Looking at Carb Quality

Why it may be more important to look at the TYPES of grains we eat instead of limiting them

It seems like every year there is a new diet fad going around that villanizes one of our favorite foods. Each macronutrient has had its hay day for being the “worst thing you can eat”, and lately it’s been carbohydrates! When you think about the word carb, do you think of something “bad” that you “shouldn’t eat”? Many people do! However, carbohydrates are incredibly important for our overall health and well being, and for most people, should be the bulk of our diet. Let’s break down why that is.


What are Carbohydrates?

Carbohydrates are a rather large group of food. It includes grains (what you might typically think of when you hear carb: bread, pasta, rice, ext.), fruits, and vegetables. Carbohydrates are also present in things like beans and legumes and dairy products.

Simply put, carbohydrates break down into glucose. Glucose (otherwise known as sugar) is the #1 source of energy for your brain, so it’s certainly not a bad word! Despite all carbohydrates breaking down into some form of sugar, they are several different types of carbs.

Simple carbohydrates (sugars) are the most basic carbohydrates. They break down in the body faster, and are used for energy or stored in the liver or muscles for later use. Naturally occurring sugars are found in things like fruits, vegetables, and milk. Sweeteners found in things like candy, processed foods, and beverages like soda, are also simple carbohydrates.
Complex carbohydrates (starches and fiber) are a string of simple carbohydrates together, so they take longer to digest and absorb. Starches include breads, cereals, pastas, and certain types of vegetables (like potatoes, corn, and peas). Starches can be whole (like a whole grain bread or rolled oats) or refined (like white flour products or a quick oat).
Fiber, also a complex carbohydrate, cannot be fully digested or broken down by the body. It has many benefits, including helping you feel full, helping to control cholesterol and blood sugar, as well as promoting good gut and bowel health. It is found in many plant foods, like whole grains, fruits, vegetables, beans, and seeds!

The Benefits of Eating Carbs

Carbs bring a LOT of benefits to the table.

Grains are a great source of potassium, selenium, fiber, zinc, and B Vitamins. For many people they help tie meals together, and when they are enjoyed with protein and fat they can be very filling!

Fruits and vegetables are LOADED with fiber, vitamins, minerals, and phytonutrients, providing a plethora of health benefits when included regularly.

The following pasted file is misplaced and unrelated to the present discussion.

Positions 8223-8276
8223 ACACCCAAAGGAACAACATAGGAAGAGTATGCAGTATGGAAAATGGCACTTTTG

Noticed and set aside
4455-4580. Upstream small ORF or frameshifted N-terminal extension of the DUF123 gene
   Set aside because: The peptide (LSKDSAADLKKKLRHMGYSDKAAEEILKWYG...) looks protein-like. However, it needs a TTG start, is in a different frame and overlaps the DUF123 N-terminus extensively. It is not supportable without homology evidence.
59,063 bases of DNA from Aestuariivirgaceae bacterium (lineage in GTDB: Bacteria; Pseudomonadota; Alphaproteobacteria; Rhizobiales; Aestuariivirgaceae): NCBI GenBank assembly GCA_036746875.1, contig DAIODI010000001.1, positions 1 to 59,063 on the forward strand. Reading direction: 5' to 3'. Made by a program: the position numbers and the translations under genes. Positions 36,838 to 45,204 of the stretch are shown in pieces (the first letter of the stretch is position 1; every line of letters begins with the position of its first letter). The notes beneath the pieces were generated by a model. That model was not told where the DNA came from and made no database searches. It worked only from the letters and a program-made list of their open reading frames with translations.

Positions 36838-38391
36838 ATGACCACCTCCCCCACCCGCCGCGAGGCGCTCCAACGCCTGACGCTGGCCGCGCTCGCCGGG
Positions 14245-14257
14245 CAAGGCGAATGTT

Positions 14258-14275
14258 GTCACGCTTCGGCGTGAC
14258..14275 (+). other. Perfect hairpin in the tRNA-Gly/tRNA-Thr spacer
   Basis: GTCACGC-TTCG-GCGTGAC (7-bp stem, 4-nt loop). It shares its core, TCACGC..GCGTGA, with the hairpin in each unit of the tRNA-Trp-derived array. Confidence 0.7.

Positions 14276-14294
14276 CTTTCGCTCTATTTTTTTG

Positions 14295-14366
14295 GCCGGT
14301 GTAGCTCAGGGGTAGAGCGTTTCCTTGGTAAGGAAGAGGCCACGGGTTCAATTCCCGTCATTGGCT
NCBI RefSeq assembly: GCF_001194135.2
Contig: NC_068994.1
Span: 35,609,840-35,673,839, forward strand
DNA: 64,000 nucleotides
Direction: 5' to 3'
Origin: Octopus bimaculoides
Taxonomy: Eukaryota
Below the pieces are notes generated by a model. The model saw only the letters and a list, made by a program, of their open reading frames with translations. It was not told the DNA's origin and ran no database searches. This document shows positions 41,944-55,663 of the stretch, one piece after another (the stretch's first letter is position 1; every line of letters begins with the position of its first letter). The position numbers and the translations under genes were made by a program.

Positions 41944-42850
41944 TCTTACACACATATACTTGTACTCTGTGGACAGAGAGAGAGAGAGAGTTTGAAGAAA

Even “extras” like candy, cakes, brownies, and refined grains can have a place in a healthy eating pattern! For many people these types of foods hold personal significance, whether it’s tradition, social gathering, or just a favorite food. They tend to be higher in added sugars, as well as other additives (like preservatives, emulsifiers, and sodium), so they should be enjoyed in moderation as opposed to in excess. 

So why all the hate?

So, with all that said, why is the low-carb or ‘keto’ diet so popular?

Low-carb diets were initially recommended as a therapeutic dietary pattern for epilepsy. Increasing evidence has shown that some chronic conditions do benefit from a carbohydrate controlled diet – like type 2 diabetes or certain gastrointestinal diseases. (x) HOWEVER, a low-carb diet is NOT a one-size-fits-all fix, and should only be used with appropriate knowledge and guidance. 

Focusing on Quality

If you find that the majority of your carbohydrate intake is more processed or refined carbs, then you may consider adjusting the quality of your carb intake as opposed to just the amount! Enjoying things like pastries, white bread products, and sweets on occasion and in moderation will not make or break your health. Focusing on whole-grain, high fiber, quality carbs will help keep you full and allow you to balance meals appropriately. 

Try to avoid the “all or nothing” mentality when it comes to carbs. Cutting out an entire group of foods, especially the largest group of foods, is not realistic or sustainable for most individuals. On top of that, and as detailed above, carbs have a lot to offer you!

Have more questions about macronutrients or how many carbs you should eat for your goals? Consider speaking with one of our nutrition experts today!

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